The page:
Lent and Easter
Lent is a season of forty days, not counting Sundays (because each Sunday represents a "mini-Easter"), which begins on Ash Wednesday and ends on Holy Saturday (the day before Easter). The forty days represents the time Jesus spent in the wilderness, enduring the temptation of Satan and preparing to begin his ministry. Lent is a time of repentance, self-examination and reflection, and preparation for the coming of Easter. In the early church, Lent began as a period of fasting and preparation for baptism by new converts and then became a time of penance by all Christians. Today, Christians focus on relationship with God, growing as disciples and extending ourselves, often choosing to give up something or to take on an activity to focus on our relationship with God - we may choose to praise and worship the Lord, to read the Bible more, and to pray more often.

Ash Wednesday developed in early medieval times as a day of penitence to mark the beginning of Lent. The ashes are from the burned palm branches of last year’s Palm Sunday and imposed on the forehead, are a reminder of our mortality, that we are created “out of the dust of the earth” and that it is only by God’s grace that we are given everlasting life.

Holy Week is the week prior to Easter Sunday that begins with Palm Sunday and includes Maundy Thursday and Good Friday.

Maundy Thursday is an alternate name for Holy Thursday, the first of the three days of solemn remembrance of the events leading up to and immediately following the crucifixion of Jesus. The English word "Maundy" comes from the Latin mandatum, which means "commandment". As recorded in John's gospel, on his last night before his betrayal and arrest, Jesus washed the feet of his disciples and then gave them a new commandment to love one another as he had loved them (John 13:34). This is why services on this night generally include the washing of feet or other acts of physical care as an integral part of the celebration. While John's gospel does not record the institution of the Lord's Supper among the events of this night, the other gospels do. This is why Christians have traditionally observed this night both at the basin (foot washing) and at the Lord's Table (Holy Communion).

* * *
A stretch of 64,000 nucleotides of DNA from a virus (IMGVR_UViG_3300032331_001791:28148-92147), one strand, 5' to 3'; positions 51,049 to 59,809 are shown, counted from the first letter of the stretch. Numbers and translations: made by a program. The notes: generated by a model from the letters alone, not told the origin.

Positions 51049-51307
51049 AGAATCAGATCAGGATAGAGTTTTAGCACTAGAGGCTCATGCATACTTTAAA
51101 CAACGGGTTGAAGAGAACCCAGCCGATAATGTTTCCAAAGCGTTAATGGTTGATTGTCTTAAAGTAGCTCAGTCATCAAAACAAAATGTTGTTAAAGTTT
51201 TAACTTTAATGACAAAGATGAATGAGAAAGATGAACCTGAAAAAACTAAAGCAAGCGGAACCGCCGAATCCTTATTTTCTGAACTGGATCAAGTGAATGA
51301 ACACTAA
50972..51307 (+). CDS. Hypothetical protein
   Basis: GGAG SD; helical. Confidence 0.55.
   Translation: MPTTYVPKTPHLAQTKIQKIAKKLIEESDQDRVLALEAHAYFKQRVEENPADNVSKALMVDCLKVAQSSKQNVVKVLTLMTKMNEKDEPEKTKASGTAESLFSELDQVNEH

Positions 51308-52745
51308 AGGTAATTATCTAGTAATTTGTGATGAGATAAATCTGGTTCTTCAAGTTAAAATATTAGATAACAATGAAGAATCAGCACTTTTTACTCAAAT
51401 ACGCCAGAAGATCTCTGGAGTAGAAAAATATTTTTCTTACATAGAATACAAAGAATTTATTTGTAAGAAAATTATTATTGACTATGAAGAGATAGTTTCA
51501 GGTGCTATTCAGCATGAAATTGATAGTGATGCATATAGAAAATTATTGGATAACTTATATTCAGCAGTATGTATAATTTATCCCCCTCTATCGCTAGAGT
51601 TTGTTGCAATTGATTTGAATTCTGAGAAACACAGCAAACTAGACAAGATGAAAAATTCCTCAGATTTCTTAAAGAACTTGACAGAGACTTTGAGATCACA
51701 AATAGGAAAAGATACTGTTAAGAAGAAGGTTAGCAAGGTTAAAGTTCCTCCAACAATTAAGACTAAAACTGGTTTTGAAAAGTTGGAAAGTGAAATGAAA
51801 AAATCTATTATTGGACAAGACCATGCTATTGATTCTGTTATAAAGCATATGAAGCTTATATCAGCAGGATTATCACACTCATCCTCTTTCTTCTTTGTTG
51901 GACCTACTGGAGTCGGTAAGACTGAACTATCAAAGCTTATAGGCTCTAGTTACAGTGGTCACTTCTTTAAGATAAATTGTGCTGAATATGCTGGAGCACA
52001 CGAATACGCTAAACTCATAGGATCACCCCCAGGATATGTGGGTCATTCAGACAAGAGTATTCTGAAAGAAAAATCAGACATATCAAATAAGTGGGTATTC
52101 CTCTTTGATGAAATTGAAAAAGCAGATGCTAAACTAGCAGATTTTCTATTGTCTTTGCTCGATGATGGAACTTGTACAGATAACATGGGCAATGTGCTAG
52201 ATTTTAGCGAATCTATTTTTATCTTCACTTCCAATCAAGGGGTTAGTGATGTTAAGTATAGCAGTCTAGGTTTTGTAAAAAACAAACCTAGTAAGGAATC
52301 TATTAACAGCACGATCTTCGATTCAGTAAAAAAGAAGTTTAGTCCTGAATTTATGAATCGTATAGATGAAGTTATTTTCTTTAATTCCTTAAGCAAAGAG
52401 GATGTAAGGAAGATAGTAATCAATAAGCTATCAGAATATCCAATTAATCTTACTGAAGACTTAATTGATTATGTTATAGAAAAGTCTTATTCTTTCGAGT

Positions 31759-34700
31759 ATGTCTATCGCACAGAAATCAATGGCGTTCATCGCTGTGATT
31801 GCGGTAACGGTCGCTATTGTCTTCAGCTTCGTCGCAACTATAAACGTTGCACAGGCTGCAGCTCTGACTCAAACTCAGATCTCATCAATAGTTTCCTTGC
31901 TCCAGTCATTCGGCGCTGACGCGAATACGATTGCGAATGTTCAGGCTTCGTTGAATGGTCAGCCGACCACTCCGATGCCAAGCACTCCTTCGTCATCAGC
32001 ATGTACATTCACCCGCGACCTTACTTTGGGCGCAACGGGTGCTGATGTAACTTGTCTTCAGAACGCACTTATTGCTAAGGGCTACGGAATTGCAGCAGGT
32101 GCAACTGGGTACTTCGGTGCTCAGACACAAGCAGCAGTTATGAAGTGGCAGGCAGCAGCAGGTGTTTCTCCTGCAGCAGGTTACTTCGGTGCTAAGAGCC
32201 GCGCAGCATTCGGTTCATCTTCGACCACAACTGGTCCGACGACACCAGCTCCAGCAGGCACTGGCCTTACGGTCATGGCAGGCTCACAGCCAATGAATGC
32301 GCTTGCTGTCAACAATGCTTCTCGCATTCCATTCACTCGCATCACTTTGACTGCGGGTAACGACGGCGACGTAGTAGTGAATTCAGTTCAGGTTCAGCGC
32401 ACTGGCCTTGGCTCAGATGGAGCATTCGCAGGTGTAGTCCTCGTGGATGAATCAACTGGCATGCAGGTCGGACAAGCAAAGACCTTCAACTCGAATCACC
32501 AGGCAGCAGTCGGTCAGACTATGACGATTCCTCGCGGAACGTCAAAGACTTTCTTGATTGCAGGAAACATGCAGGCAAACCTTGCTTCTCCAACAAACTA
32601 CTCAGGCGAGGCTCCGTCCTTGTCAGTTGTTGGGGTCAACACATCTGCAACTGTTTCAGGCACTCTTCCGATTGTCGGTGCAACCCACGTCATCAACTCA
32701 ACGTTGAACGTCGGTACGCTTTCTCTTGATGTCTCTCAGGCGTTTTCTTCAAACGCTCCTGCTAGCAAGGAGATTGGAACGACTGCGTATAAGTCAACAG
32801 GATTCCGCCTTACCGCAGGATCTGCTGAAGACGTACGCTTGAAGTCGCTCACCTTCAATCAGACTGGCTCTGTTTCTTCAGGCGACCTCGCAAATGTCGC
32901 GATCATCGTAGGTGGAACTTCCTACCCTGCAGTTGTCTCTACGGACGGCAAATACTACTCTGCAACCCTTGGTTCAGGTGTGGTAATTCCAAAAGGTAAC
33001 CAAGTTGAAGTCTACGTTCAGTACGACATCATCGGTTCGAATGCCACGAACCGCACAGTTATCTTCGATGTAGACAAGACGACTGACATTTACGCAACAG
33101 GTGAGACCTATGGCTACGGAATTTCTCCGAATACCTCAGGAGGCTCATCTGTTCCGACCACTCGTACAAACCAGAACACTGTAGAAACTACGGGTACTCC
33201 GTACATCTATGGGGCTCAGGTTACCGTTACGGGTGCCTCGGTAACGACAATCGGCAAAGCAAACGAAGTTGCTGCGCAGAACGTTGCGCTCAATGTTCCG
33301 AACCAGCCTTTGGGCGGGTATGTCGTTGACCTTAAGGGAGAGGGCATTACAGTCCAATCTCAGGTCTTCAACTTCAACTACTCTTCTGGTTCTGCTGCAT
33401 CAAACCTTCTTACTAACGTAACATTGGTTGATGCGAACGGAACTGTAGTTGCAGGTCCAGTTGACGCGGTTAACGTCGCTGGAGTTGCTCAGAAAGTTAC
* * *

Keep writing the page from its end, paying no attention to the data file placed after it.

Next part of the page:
Good Friday, or Holy Friday as most of the rest of the world calls it in their languages, is the Friday before Easter on which the crucifixion of Jesus is remembered and proclaims God's purpose of loving and redeeming the world even in the face of human rejection and cruelty through the cross of our Lord, Jesus Christ. It is a day that is holy and makes us holy because God was drawing the world to God's self in Christ.

Easter Sunday is the day we celebrate the Risen Christ! We celebrate the good news that in Christ’s death and resurrection we, and all creation, are continually being made new by God’s love and saving grace. 

Events during Lent and Holy Week

(all services both on-campus and online)
Ash Wednesday Service
Wednesday, February 14 at 7:00 p.m.

Prayer Labyrinth
Select hours
February 14 through February 18

Fellowship of the Ringers
Every Thursday at 11:00 a.m.

Lunchtime Concerts in the Chapel
Every Tuesday at 12:15 p.m.
starting February 20

Palm Sunday Service
Sunday, March 24 at 10:30 a.m.

Maundy Thursday Service
Thursday, March 28 at 7:00 p.m.

Good Friday Service
Friday, March 29 at 7:00 p.m.

Easter Sunday

Sunday, March 31 at 10:30 a.m.